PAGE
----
It’s difficult to fathom the tragedy of suicide, especially among youths. I was stunned to read that since last fall, suicide has claimed the lives of eight teenagers in northeast Ohio. Because Linda Shaw, illustrator for The Story of The Bear lives in that area, The Record-Courier newspaper in Kent, Ohio, published an article about The Story of The Bear. Here’s the link to the story.
Today, the honeybees were busy sipping nectar from the flowers of an ironweed plant. This little bee’s abdomen and legs are speckled with pollen as he goes about his business. Each worker bee can visit thousands of flowers in a day and during its lifetime will produce one-twelfth of a teaspoon of honey. The anything-but-simple wonders of nature never cease to amaze me.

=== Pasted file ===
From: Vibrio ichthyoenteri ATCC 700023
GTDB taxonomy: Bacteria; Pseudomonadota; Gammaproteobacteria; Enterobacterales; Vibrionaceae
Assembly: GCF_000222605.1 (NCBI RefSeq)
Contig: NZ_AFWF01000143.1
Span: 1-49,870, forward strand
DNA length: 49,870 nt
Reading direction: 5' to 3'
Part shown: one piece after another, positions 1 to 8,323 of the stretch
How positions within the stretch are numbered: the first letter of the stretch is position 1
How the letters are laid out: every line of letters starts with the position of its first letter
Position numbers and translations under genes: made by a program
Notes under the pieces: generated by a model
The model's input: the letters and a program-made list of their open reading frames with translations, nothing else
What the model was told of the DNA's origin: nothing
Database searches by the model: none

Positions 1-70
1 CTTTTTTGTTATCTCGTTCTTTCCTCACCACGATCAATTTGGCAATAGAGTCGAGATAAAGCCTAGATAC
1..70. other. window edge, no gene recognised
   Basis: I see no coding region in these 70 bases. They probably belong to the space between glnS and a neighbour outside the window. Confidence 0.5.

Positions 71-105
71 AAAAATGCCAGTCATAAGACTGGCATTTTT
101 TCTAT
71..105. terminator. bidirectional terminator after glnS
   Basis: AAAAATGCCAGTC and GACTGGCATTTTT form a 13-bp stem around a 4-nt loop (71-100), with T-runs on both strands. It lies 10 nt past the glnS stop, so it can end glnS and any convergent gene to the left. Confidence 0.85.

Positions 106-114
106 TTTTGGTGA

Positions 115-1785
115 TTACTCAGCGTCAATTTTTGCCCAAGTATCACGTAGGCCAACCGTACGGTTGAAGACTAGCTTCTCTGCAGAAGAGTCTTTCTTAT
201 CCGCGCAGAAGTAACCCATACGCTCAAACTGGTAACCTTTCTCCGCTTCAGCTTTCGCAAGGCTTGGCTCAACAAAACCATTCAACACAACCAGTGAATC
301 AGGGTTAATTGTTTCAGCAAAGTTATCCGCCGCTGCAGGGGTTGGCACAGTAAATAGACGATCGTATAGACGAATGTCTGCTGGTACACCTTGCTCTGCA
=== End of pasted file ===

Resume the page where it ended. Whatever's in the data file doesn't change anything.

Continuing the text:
When my children’s grandfather took his own life, the last thing I wanted to do was tell them how Grampa died. But when a newspaper headlined the details, I knew I had no choice. I went to bed that night wondering how I would tell them, and The Story of The Bear came to me in the night.
It was a way for me to open the difficult conversation. After I told them the story, my then 7-year-old son said, “That was a good story, but it’s too bad the bear had to die.”
And then I told them the rest of the story.